It may not be coincidental that even as President Reagan was meeting with Japanese Prime Minister Nakasone administration officials were working on a plan to streamline the US trade bureaucracy. The idea is to consolidate existing US government agencies that are involved with foreign trade into one department.
Are the Japanese the inspiration for such a reform? They have long centralized their trade functions in the powerful Ministry of International Trade and Industry (MITI). In the US, by contrast, trade-related agencies are spread throughout the federal establishment, a cumbersome system that some legislators have long sought to change.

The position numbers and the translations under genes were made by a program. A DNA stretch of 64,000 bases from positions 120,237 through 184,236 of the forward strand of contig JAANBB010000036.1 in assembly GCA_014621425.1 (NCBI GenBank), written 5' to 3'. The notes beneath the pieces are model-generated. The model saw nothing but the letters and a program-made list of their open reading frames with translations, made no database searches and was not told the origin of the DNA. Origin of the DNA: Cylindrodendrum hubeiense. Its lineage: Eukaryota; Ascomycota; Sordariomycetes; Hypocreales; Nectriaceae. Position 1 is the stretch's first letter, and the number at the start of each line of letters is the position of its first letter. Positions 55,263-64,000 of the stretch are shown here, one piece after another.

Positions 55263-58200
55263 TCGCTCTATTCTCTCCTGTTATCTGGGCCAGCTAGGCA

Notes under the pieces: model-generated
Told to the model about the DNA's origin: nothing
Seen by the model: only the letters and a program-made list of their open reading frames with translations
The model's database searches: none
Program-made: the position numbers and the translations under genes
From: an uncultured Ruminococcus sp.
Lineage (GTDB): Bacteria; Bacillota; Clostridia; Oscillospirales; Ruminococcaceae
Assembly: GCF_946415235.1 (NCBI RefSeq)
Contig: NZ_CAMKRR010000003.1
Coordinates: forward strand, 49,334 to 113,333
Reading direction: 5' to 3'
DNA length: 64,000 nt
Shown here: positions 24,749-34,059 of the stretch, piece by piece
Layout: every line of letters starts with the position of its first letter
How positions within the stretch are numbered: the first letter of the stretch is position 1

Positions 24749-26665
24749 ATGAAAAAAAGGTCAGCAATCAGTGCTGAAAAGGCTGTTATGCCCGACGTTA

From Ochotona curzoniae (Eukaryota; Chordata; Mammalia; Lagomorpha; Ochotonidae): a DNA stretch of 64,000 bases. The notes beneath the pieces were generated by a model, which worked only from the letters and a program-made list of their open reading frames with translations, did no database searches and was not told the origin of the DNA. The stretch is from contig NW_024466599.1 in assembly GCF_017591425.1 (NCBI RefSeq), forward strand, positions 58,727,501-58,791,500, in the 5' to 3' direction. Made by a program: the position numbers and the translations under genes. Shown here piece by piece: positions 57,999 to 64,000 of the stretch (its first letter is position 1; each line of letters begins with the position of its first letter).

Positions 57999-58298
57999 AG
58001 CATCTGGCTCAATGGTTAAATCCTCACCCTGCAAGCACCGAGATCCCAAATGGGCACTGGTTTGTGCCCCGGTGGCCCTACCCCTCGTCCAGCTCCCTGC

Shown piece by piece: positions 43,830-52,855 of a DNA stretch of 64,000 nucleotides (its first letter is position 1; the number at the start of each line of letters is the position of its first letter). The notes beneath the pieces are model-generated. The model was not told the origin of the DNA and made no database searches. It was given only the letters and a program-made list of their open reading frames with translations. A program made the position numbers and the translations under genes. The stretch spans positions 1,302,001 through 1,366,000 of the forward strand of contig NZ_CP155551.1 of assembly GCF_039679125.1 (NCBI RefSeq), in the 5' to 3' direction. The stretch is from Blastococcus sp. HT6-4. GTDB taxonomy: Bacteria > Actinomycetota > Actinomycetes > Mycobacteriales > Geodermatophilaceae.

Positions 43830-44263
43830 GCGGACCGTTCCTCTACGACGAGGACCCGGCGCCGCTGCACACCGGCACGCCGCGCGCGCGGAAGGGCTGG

Such a consolidation would make sense. But should a new department become simply another adjunct of the Commerce Department, as some key White House aides advocate? Congress might instead consider merging trade functions into the existing cabinet-level office of the US Trade Representative.
Wherever positioned, a single trade agency would be able not only to promote American exports but to work more efficiently for an opening up of trade worldwide.